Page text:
Higher food import bills has been a way of life for about 12 months now, further scaled up by the Russia-Ukraine conflict. Image Credit: Bloomberg

Dubai: For UAE consumers who had been worried about their food bills, there is some respite. On grains and other key essentials, prices of imports have come down for each of the last three months, which is being reflected in shoppers’ payments on supermarket trips.

“Yes, grain prices are definitely off their April highs,” said Alan Smith, CEO of Abu Dhabi’s Agthia Group, and one of the biggest names in the Middle East’s retail F&B category. “The food price index had risen as much as 23 per cent in the last 12 months – so anything that stalls the price increase is good.”

Part of it is easing of on supply and logistics, and another part has been played by the start of shipments of wheat from warehouses in Ukraine. But a lot more of such shipments need to leave and the grains reaching their end-user markets – and onto consumers’ dining tables – for prices to keep dropping.

“The inflationary pressure on grains won’t be going away soon – the current situation should continue towards the end of the year, even into the first quarter,” said Smith.

The UAE moved quickly to secure its wheat supplies after the outbreak of the Russia-Ukraine war, signing a deal with India on the shipments. Agthia was one of the UAE companies handling these shipments.

On whether the company – which has been growing organically through regional acquisitions/stake purchases of F&B businesses – is making any further changes on its sourcing, Smith said: “There’s nothing drastic that has changed, we keep working to a Plan A, B, C…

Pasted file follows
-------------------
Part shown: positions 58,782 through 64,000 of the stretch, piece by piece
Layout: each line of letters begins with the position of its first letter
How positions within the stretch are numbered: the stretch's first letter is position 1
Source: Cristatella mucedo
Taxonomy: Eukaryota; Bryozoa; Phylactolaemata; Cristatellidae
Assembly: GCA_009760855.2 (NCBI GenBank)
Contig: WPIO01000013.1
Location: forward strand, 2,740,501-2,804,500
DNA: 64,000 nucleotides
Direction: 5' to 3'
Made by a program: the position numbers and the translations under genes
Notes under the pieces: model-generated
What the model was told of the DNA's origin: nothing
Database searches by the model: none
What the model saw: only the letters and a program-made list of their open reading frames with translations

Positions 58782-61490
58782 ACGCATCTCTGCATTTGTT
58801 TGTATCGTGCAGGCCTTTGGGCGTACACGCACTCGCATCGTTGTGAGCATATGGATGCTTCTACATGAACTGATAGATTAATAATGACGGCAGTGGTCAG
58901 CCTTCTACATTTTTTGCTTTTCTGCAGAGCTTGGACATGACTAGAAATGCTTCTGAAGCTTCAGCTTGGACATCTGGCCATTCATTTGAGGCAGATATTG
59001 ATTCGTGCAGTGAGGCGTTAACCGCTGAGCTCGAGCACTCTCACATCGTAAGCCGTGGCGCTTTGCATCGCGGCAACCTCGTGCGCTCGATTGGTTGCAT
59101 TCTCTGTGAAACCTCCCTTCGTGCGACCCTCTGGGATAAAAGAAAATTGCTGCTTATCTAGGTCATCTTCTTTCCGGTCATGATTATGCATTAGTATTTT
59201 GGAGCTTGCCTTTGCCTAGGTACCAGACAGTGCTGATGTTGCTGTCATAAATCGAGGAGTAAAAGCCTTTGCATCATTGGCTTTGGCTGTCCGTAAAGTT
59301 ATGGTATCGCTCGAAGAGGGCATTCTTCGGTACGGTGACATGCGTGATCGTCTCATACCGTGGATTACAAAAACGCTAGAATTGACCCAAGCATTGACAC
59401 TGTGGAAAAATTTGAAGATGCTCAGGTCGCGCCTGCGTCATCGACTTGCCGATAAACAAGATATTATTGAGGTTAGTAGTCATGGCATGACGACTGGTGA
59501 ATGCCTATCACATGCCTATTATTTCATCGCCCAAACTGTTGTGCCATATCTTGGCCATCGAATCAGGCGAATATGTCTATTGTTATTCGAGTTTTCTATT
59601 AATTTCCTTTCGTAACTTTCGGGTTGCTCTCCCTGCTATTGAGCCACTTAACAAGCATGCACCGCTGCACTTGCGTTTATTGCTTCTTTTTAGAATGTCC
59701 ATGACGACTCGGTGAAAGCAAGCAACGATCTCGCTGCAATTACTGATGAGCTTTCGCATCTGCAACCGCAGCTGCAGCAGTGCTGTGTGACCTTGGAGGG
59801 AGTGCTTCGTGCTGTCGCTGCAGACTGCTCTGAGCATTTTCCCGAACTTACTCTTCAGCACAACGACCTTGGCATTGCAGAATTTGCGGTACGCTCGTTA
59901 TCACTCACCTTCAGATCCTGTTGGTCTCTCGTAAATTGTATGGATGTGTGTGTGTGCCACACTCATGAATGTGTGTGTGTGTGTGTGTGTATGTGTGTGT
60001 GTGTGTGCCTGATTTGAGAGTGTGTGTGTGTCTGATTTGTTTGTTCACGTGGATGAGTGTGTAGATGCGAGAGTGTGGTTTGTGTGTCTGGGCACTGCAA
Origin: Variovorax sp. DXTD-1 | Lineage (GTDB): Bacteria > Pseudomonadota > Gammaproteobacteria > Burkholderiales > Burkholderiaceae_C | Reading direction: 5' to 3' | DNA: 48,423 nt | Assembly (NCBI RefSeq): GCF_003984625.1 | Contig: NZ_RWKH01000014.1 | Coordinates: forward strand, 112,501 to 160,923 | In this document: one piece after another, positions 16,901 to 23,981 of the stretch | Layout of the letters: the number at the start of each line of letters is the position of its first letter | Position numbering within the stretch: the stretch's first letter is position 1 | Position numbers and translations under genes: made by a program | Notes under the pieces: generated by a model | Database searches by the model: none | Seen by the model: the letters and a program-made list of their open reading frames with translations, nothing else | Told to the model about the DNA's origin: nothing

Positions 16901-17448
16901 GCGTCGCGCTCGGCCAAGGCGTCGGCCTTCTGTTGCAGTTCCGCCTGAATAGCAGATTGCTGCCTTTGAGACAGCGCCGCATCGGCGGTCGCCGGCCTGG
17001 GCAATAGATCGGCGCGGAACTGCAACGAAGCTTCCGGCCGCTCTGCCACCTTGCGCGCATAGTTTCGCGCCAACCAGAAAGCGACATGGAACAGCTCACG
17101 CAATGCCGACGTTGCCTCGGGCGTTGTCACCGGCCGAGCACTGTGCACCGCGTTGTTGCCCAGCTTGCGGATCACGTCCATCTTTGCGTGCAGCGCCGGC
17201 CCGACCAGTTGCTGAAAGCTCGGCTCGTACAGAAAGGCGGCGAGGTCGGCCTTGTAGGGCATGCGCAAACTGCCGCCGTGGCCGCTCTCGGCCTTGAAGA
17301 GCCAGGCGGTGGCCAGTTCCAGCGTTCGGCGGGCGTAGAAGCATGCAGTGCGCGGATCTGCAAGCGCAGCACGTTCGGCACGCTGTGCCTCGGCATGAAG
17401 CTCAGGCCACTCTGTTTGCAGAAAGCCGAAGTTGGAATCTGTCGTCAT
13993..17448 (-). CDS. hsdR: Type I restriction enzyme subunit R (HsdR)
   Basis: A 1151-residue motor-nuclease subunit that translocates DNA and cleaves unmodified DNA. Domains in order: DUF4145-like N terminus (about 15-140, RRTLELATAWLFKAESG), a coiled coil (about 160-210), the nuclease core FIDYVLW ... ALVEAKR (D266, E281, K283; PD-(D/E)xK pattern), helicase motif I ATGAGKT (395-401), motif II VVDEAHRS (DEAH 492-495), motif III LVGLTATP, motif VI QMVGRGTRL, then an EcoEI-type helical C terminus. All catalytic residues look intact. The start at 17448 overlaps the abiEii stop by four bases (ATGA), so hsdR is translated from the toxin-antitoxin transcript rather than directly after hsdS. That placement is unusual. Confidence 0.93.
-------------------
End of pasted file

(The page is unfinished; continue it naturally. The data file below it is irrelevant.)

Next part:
Alan Smith of Agthia Group said: “Our number one focus remains ensuring adequate supply, whether it’s sugar – which we have in robust supply – and grains.”

About the chances of sourcing wheat from other countries, the CEO said: “We look at all potential sources. The aim is to have physical coverage, whether that’s having warehouse stocks or stocks in transit.”

Agthia’s first six-month revenues for 2022 totalled Dh2 billion, building on a strong first-quarter performance and ‘ongoing consolidation of strategic acquisitions’. The latest deal was for the Auf Group in Egypt, where Agthia picked up a majority stake. (Auf is in the healthy snacks and coffee category, and the founder-shareholders have retained their ties to the business post-deal.)

Mapping out the Auf deal

The Auf Group was an entity Agthia had an eye on for some time. “There were good conversations we had with the owners and we found their products would fit into our own snacking portfolio,” said Smith. “The actual deal may have taken longer than is the case usually. We had to be sure about all the assumptions we made before going in and on the robustness of the business.”

Steady on the deal side

In these two years, Agthia picked up a handful of regional businesses to beef up its portfolio. Those deals are paying off, as reflected in the H1-2022 results. On top of that, there is a major investment in Saudi planned – “The Dh90 million protein facility would be quite handy, both as a commitment in that important market and also because we are hitting capacity constraints in Jordan (on protein production),” the CEO said. “So, a Dh90 million commitment leaves quite a footprint in Saudi Arabia.”